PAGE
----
Author Topic: lagering newbie  (Read 2356 times)

Offline hopfenundmalz

  • Official Poobah of No Life.
  • *
  • Posts: 4536
  • Milford, MI
    • View Profile
Re: lagering newbie
« Reply #15 on: June 23, 2011, 12:09:29 PM »
My temp probe for the conical goes into a thermowell that is in the beer.

For lagering in the chest freezer, the temp probe is taped to the cornie, under some insulation.

Jeff Rankert
Ann Arbor Brewers Guild, AHA Member, BJCP Certified
Home-brewing, not just a hobby, it is a lifestyle!

Offline bluesman

  • Global Moderator
  • I must live here
  • *****
  • Posts: 8678
  • Delaware
    • View Profile
Re: lagering newbie
« Reply #16 on: June 23, 2011, 12:14:58 PM »
My temp probe for the conical goes into a thermowell that is in the beer.

For lagering in the chest freezer, the temp probe is taped to the cornie, under some insulation.


.

+1

Thermowell in conical and bubblewrap over probe around bucket.
Ron Price

Offline micsager

  • Senior Brewmaster
  • ******
  • Posts: 1003
    • View Profile
Re: lagering newbie
« Reply #17 on: June 23, 2011, 12:23:23 PM »
My probe is taped to the side of one bucket with some insulation.

Why are you taping and insulating the probe to the bucket?

The idea would be to get a more accurate reading of the temperature of the wort in the bucket instead of just the air temperature in the fermentation chamber.  They can be quite different.
Bingo, that's it.  I heard it on an episode of Brewstrong.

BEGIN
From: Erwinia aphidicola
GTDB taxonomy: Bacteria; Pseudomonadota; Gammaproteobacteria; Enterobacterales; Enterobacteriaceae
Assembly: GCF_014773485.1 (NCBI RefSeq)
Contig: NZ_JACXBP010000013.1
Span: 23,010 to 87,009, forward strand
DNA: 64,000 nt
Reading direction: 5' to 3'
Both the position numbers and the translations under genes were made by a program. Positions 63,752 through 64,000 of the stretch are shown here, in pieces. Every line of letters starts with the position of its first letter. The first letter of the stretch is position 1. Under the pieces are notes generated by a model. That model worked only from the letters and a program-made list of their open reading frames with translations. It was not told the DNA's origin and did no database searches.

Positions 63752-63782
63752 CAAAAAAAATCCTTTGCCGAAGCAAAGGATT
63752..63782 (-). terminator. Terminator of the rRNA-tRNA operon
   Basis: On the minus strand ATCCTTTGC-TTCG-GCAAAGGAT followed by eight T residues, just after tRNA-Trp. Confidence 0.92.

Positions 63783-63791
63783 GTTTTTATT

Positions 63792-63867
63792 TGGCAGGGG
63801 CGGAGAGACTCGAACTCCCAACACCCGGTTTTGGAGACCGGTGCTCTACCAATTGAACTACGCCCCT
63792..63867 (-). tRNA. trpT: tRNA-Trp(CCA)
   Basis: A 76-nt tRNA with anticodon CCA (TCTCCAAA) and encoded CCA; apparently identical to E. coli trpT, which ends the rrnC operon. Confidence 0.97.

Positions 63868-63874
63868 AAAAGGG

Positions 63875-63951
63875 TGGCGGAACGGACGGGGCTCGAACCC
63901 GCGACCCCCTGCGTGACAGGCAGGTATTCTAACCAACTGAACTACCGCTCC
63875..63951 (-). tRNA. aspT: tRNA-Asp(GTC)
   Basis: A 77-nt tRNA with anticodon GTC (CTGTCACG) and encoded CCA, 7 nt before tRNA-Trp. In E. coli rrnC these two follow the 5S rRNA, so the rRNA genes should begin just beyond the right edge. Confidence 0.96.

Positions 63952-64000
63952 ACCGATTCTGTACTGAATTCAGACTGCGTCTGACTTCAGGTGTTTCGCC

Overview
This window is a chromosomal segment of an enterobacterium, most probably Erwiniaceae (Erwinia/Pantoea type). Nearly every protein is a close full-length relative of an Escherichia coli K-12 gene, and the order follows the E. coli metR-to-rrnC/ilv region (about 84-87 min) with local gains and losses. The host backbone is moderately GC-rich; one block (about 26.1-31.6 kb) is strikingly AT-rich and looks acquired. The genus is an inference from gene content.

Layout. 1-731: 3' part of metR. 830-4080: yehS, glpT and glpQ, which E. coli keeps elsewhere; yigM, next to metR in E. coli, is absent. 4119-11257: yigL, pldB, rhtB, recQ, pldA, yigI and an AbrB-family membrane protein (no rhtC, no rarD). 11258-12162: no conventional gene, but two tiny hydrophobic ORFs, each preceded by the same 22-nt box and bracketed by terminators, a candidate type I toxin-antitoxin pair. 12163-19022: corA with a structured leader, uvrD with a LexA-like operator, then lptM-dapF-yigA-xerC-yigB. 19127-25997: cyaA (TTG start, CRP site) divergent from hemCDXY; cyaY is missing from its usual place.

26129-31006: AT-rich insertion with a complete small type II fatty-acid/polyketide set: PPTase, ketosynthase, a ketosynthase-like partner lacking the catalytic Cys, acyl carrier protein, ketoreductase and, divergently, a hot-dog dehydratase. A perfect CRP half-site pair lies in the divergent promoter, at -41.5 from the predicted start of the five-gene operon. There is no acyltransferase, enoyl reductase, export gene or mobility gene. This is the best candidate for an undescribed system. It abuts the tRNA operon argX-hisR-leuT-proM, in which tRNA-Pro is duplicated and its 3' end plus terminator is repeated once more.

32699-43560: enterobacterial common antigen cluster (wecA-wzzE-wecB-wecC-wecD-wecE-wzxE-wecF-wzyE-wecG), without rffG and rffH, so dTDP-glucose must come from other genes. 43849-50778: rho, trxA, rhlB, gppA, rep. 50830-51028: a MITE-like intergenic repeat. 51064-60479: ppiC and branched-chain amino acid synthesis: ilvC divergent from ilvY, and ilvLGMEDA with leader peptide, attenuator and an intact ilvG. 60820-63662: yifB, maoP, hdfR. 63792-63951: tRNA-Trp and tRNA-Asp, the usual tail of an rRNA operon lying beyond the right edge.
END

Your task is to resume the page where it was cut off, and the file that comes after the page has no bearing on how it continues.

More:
Offline micsager

  • Senior Brewmaster
  • ******
  • Posts: 1003
    • View Profile
Re: lagering newbie
« Reply #18 on: June 23, 2011, 12:25:15 PM »
My probe is taped to the side of one bucket with some insulation.

Why are you taping and insulating the probe to the bucket?

The idea would be to get a more accurate reading of the temperature of the wort in the bucket instead of just the air temperature in the fermentation chamber.  They can be quite different.

I can understand if it's just a temperature probe to display the temperature, but I would not connect the fridge temperature probe to the bucket or immerse it in liquid.
Why not, i've done it since day one.

Offline Tim McManus

  • Assistant Brewer
  • ***
  • Posts: 236
    • View Profile
    • Haskell Brewing Company
Re: lagering newbie
« Reply #19 on: June 23, 2011, 12:40:33 PM »
My probe is taped to the side of one bucket with some insulation.

Why are you taping and insulating the probe to the bucket?

The idea would be to get a more accurate reading of the temperature of the wort in the bucket instead of just the air temperature in the fermentation chamber.  They can be quite different.

I can understand if it's just a temperature probe to display the temperature, but I would not connect the fridge temperature probe to the bucket or immerse it in liquid.
Why not, i've done it since day one.

Fridges and their compressors aren't designed to cool liquids or solids.  They are designed to maintain the ambient temperature of the air in the fridge.  The reasoning behind this is that it takes less energy to cool the air instead of the objects in the fridge.  As long as the fridge maintains the temperature of the air, the objects in the fridge will maintain their temperature.